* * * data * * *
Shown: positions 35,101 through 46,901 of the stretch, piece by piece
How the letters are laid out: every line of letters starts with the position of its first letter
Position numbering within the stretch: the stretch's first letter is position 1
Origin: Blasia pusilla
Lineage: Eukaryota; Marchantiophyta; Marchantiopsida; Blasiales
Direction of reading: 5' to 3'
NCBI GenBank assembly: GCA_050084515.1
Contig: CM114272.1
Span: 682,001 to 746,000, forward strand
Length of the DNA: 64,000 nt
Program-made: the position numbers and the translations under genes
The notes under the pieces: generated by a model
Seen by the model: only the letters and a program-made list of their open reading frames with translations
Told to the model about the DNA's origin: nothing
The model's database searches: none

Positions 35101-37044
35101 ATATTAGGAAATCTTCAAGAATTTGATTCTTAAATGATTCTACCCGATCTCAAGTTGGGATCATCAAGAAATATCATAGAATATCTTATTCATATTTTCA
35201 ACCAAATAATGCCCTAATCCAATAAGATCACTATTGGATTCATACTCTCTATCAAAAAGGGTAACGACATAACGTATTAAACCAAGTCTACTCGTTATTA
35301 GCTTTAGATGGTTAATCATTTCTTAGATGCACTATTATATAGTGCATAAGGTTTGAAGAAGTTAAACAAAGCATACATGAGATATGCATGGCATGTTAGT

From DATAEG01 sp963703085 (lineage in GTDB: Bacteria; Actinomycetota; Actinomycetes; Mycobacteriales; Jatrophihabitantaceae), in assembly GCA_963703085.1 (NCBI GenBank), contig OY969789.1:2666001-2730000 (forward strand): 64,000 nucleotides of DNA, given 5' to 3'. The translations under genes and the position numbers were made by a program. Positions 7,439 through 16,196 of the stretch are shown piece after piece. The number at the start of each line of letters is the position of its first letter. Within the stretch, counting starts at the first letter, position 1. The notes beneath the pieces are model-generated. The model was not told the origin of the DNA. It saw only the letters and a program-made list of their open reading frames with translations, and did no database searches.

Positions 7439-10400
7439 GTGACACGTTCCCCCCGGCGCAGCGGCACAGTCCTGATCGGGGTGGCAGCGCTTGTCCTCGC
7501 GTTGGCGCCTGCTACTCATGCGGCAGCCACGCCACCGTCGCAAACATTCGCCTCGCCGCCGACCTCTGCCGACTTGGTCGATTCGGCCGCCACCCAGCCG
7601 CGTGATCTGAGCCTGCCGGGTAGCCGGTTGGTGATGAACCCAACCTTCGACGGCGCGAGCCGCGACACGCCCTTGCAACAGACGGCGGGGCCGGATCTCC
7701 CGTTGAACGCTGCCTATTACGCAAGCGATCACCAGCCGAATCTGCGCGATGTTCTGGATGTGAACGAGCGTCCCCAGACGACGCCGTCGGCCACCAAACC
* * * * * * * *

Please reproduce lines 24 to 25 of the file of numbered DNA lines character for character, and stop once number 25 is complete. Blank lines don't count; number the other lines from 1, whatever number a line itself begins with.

7601 CGTGATCTGAGCCTGCCGGGTAGCCGGTTGGTGATGAACCCAACCTTCGACGGCGCGAGCCGCGACACGCCCTTGCAACAGACGGCGGGGCCGGATCTCC
7701 CGTTGAACGCTGCCTATTACGCAAGCGATCACCAGCCGAATCTGCGCGATGTTCTGGATGTGAACGAGCGTCCCCAGACGACGCCGTCGGCCACCAAACC